YouTube Bans Anti-Vaccine Misinformation: Be safe, Wear Mask

YouTube Bans Anti-Vaccine Misinformation on large level. YouTube bans all anti-vaccine misinformation, removes ‘Disinformation Dozen’ channels

This policy goes well beyond COVID-19. The internet’s biggest anti-vaxxers are losing a major platform where they spread their falsehoods about vaccines.

YouTube bans anti-Covid vaccine videos after misinformation spreads to  vaccines in general

On Wednesday, YouTube announced a major update to its medical misinformation policy that will see the Google-owned platform ban all types of dangerous anti-vaccination content.

YouTube Bans Anti-Vaccine Misinformation

YouTube announced a total ban Wednesday on vaccine misinformation and the termination of the accounts of several prominent anti-vaccine influencers, including Joseph Mercola and Robert F. Kennedy Jr., citing “the need to remove egregious harmful content.”

The new policy was crafted as the company began to see false claims about Covid-19 vaccines “spill over into misinformation about vaccines in general,” according to a company blog post

“We’re now at a point where it’s more important than ever to expand the work we started with COVID-19 to other vaccines,” the company wrote.

Read Grab the best deal on amazon for COVID-19.

YouTube already had a policy against Covid vaccine misinformation, but the new ban against broader vaccine misinformation includes content that falsely claims approved vaccines are dangerous or ineffective, including the false belief that vaccines cause autism or cancer. 

Anti-vaccine creators have flourished on YouTube for over a decade, moving to the Google-owned platform after traditional media stopped promoting their messaging. Anti-vaccine content was so ubiquitous that vaccine advocacy organizations were forced off the platform years ago.

“It has been incredibly frustrating to try and share good, science-based information about vaccines on YouTube, only to have the algorithms then suggest anti-vaccine content to our viewers,” said Erica DeWald, communications director of Vaccinate Your Family, the nation’s largest nonprofit group dedicated to advocating for vaccines. “We’re hopeful this is a positive step toward ensuring people have access to real information about vaccines and will signal other social media companies to follow suit.”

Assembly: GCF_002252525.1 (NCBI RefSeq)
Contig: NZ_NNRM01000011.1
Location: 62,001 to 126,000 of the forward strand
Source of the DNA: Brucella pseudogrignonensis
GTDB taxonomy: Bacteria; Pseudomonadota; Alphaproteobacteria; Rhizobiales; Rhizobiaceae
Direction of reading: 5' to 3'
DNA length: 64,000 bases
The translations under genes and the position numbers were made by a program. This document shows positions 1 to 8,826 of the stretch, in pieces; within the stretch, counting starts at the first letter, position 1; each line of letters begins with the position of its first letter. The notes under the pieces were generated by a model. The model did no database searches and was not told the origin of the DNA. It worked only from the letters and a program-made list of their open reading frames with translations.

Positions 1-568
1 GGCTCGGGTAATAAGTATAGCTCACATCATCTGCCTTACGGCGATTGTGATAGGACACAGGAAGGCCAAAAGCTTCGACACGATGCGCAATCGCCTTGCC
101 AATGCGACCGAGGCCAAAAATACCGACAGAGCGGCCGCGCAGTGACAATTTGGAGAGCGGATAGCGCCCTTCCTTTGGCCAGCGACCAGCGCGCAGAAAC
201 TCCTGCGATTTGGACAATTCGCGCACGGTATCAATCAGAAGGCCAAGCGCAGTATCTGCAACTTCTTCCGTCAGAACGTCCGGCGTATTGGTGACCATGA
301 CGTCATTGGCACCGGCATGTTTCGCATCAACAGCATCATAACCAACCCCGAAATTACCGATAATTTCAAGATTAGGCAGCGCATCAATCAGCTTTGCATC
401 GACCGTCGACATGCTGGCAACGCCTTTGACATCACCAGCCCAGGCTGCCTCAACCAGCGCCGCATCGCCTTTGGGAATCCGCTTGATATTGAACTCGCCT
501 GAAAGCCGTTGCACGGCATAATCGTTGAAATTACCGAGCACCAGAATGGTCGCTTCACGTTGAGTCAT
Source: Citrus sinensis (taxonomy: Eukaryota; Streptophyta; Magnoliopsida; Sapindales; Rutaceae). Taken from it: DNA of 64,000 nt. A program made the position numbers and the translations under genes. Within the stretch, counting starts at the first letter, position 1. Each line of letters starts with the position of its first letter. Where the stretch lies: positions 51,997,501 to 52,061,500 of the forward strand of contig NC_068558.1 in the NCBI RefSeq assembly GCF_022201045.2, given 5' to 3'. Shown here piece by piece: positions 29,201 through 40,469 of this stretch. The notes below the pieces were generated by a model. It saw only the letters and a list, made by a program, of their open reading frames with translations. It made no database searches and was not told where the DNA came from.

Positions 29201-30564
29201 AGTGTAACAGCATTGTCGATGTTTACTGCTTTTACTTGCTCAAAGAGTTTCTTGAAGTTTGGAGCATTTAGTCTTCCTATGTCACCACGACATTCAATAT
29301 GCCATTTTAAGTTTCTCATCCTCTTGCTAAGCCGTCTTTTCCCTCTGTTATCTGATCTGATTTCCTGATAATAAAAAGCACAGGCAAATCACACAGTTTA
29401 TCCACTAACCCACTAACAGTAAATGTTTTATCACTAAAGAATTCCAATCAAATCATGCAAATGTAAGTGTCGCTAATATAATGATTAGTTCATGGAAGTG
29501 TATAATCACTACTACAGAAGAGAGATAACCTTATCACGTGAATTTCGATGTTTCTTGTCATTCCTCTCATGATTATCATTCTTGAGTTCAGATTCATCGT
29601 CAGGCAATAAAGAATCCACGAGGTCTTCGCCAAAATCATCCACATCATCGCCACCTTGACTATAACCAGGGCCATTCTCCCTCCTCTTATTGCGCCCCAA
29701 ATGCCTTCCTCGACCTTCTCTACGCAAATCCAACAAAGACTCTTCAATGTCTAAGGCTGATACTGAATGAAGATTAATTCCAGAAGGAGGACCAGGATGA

Earlier this year, the Center for Countering Digital Hate and Anti-Vax Watch released a report detailing how just 12 prominent anti-vaxxer influencers are responsible for around 65 percent of “anti-vaccine content” on major social media platforms like Facebook and Twitter.

The Disinformation Dozen gained widespread attention over the summer after President Joe Biden referenced the report when criticizing Facebook while talking to reporters.

YouTube’s latest policy update expands on the company’s existing COVID-19 misinformation rules.

“We’ve steadily seen false claims about the coronavirus vaccines spill over into misinformation about vaccines in general, and we’re now at a point where it’s more important than ever to expand the work we started with COVID-19 to other vaccines,” said YouTube in its statement.

Read Joe Rogan is tested positive for covid-19.

The Bottom Line

YouTube’s new vaccine misinformation policies prohibit “content that falsely alleges that approved vaccines are dangerous and cause chronic health effects.” The platform will also no longer allow false claims about vaccines related to disease transmission or contraction and misinformation related to “substances contained in vaccines.”

The new policy specifically mentions some long standing falsehoods within the anti-vaxxer movement concerning vaccines being used to track or monitor individuals or vaccines causing autism, cancer, or infertility.

The video platform says it worked with “local and international health organizations and experts” to create these new rules surrounding vaccines.

YouTube has struggled with how to handle COVID-19 content since the earliest days of the pandemic. In March 2020, prior to the lockdowns in the U.S., YouTube demonetized all content about the novel coronavirus. Creators who were making videos about COVID-19 during that time could not make money from them via YouTube’s Partner Program.

Just weeks later, YouTube reversed that decision and allowed creators to monetize COVID-19 content.

YouTube Bans All Videos With Anti-Vaccine Misinformation - Variety

Read Now, You can’t make Videos on YouTube.

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